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Vote switchers made difference

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Story:

By William H. Perkins

Editor

Anti-lottery campaigners, many of them Mississippi Baptists, cheered as Governor Phil Bryant’s bid to get his state lottery bill through the Mississippi Legislature failed Aug. 23 during the special session he called to address transportation needs unmet in the regular legislative session earlier this year.

After wrangling between the two legislative chambers produced a compromise lottery bill that the Senate quickly approved, the House of Representatives subsequently voted to kill Senate Bill 2001, as it was styled.

However, the joy felt by lottery opponents, most of whom were uninitiated in the ways of the Legislature, was short-lived. Held over on a motion to reconsider, the same bill sailed to victory the next day when 13 representatives changed their votes from “nay” to “yea” in favor of the lottery.

“That’s like the football team that loses the coin toss at the beginning of the game announcing they don’t like the outcome of the toss and want to do it over until they win,” said Kenny Digby, executive director of the Christian Action Commission of the Mississippi Baptist Convention.

“The lottery bill failed. It makes no sense for the leadership of our legislature to allow the identical lottery bill that failed to be re-voted until it passes.”

The representatives who flipped their votes overnight, enabling the lottery to pass, were:

  • Ed Blackmon Jr., Canton (Dist. 57).
  • Kevin Ford, Vicksburg, (Dist. 54).
  • Debra Gibbs, Jackson (Dist. 72).
  • Gregory Holloway Sr., Hazlehurst (Dist. 76).
  • Joey Hood, Ackerman (Dist. 35).
  • Kevin Horan, Grenada (Dist. 34).
  • Chris Johnson, Hattiesburg (Dist. 87).
  • Robert Johnson III, Natchez (Dist. 94).
  • Kabir Karriem, Columbus (Dist. 41).
  • Doug McLeod, Lucedale (Dist. 107).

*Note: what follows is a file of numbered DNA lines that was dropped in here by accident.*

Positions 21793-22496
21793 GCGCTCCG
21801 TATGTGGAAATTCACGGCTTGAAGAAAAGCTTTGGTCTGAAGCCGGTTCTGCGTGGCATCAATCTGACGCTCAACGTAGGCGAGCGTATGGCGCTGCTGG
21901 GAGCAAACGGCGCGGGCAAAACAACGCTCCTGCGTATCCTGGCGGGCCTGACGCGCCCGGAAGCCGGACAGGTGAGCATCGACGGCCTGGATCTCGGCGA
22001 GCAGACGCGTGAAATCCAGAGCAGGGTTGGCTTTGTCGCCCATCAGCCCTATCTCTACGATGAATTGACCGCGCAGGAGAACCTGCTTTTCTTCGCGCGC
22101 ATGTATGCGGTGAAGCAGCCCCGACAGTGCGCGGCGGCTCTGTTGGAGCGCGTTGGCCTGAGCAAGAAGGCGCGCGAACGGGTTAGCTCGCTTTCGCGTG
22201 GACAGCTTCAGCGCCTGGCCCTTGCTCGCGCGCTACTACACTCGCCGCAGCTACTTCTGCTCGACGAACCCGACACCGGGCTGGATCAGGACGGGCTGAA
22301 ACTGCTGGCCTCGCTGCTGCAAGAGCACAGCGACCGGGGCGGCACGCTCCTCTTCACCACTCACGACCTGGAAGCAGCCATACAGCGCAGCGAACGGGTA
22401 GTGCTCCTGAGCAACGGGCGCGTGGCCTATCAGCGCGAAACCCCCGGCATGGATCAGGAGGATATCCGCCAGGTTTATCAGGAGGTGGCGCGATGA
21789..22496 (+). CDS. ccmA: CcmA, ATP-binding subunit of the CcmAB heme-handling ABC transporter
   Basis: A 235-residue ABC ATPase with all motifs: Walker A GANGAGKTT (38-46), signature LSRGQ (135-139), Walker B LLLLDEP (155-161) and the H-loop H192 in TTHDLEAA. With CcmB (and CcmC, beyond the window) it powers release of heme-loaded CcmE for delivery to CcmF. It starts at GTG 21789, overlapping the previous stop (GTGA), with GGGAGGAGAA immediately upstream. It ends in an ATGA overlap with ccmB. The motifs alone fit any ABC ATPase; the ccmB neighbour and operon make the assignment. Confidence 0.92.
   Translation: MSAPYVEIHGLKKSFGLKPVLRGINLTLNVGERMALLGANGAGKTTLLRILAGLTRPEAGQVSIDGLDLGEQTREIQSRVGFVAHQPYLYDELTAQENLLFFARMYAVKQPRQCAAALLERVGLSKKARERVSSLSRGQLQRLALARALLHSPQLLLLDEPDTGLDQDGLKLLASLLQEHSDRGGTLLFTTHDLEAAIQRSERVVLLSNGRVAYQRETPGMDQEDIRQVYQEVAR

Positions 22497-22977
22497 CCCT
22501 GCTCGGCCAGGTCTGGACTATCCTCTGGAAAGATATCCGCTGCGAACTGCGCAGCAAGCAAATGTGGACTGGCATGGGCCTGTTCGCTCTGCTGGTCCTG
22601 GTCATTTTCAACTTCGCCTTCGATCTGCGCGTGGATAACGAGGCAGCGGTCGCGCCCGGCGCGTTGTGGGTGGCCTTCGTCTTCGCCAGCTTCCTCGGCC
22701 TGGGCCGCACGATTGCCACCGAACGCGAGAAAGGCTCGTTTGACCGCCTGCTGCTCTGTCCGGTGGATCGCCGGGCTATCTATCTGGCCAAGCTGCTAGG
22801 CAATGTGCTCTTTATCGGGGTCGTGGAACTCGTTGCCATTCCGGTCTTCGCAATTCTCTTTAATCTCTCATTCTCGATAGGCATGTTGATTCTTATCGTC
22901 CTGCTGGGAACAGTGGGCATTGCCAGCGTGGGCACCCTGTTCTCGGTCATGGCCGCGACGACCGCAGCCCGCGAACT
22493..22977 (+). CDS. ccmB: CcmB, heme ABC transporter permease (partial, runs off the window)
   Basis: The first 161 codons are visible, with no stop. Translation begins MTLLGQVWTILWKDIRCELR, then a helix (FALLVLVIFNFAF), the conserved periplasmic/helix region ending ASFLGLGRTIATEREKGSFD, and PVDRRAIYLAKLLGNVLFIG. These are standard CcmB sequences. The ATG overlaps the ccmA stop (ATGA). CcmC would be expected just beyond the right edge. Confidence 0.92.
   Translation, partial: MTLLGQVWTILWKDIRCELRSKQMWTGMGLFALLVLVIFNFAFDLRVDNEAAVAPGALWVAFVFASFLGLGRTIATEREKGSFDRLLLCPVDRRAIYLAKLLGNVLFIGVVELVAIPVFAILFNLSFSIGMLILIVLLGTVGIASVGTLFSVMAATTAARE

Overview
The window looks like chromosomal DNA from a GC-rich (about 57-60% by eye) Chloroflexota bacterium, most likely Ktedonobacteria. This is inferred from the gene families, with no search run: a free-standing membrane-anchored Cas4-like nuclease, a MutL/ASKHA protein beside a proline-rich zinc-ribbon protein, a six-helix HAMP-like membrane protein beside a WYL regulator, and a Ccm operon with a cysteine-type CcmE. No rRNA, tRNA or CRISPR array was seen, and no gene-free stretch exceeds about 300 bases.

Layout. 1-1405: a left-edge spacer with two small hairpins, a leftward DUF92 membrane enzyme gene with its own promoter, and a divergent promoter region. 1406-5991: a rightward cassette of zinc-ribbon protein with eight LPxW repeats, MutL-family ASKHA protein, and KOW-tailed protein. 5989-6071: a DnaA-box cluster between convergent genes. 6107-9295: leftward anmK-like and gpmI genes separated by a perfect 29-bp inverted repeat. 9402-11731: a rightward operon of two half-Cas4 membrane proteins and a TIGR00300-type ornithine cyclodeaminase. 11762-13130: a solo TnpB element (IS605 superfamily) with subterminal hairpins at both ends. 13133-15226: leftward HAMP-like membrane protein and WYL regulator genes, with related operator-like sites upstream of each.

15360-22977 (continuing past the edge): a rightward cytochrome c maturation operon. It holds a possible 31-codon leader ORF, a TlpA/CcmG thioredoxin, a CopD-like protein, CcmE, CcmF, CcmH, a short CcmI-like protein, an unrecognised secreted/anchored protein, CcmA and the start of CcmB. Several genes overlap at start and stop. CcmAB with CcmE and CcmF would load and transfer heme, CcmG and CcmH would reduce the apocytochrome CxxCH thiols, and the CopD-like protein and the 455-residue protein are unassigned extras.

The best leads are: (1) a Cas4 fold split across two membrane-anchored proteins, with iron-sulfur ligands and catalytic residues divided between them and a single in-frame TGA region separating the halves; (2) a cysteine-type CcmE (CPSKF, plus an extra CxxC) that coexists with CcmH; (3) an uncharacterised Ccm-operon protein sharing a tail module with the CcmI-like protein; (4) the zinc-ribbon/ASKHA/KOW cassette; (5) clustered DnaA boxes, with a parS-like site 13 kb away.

• Jody Steverson, Ripley (Dist. 4).
  • Cory Wilson, Madison (Dist. 73).
  • Adrienne Wooten, Ridgeland (Dist. 71).

Two representatives went the opposite way, changing their “yea” vote on the first ballot to “nay” on the re-vote. They were:

  • Jeremy Anderson, Escatawpa (Dist. 110).
  • Larry Byrd, Petal (Dist. 104).

“I believe there are two points that shouldn’t be overlooked in this scramble to pass the lottery bill,” Digby said. “One, the identical lottery bill, SB 2001, was voted down and then voted up in less than 24 hours. That could only have been brought about by intense outside pressure. What that pressure or those pressures were, I can’t say.

“Two, it was the leadership that allowed SB 2001 to unfairly stay alive after it had been legitimately voted down by a majority of the House.”

Speaker of the House Philip Gunn, a member and leader at Morrison Heights Church, Clinton, governed the House during the special session and the lottery bill’s passage. Lt. Governor Tate Reeves, a United Methodist, was in charge of the Senate.

Both have said in the past that they personally opposed a state lottery. Prior to the special session, however, the pair indicated they intended to allow the legislative process in their respective chambers to proceed when it came to consideration of the lottery by legislators.

Vote rosters from the Mississippi Legislature are notoriously unreliable because legislators are allowed to change their votes after a bill has passed or failed.

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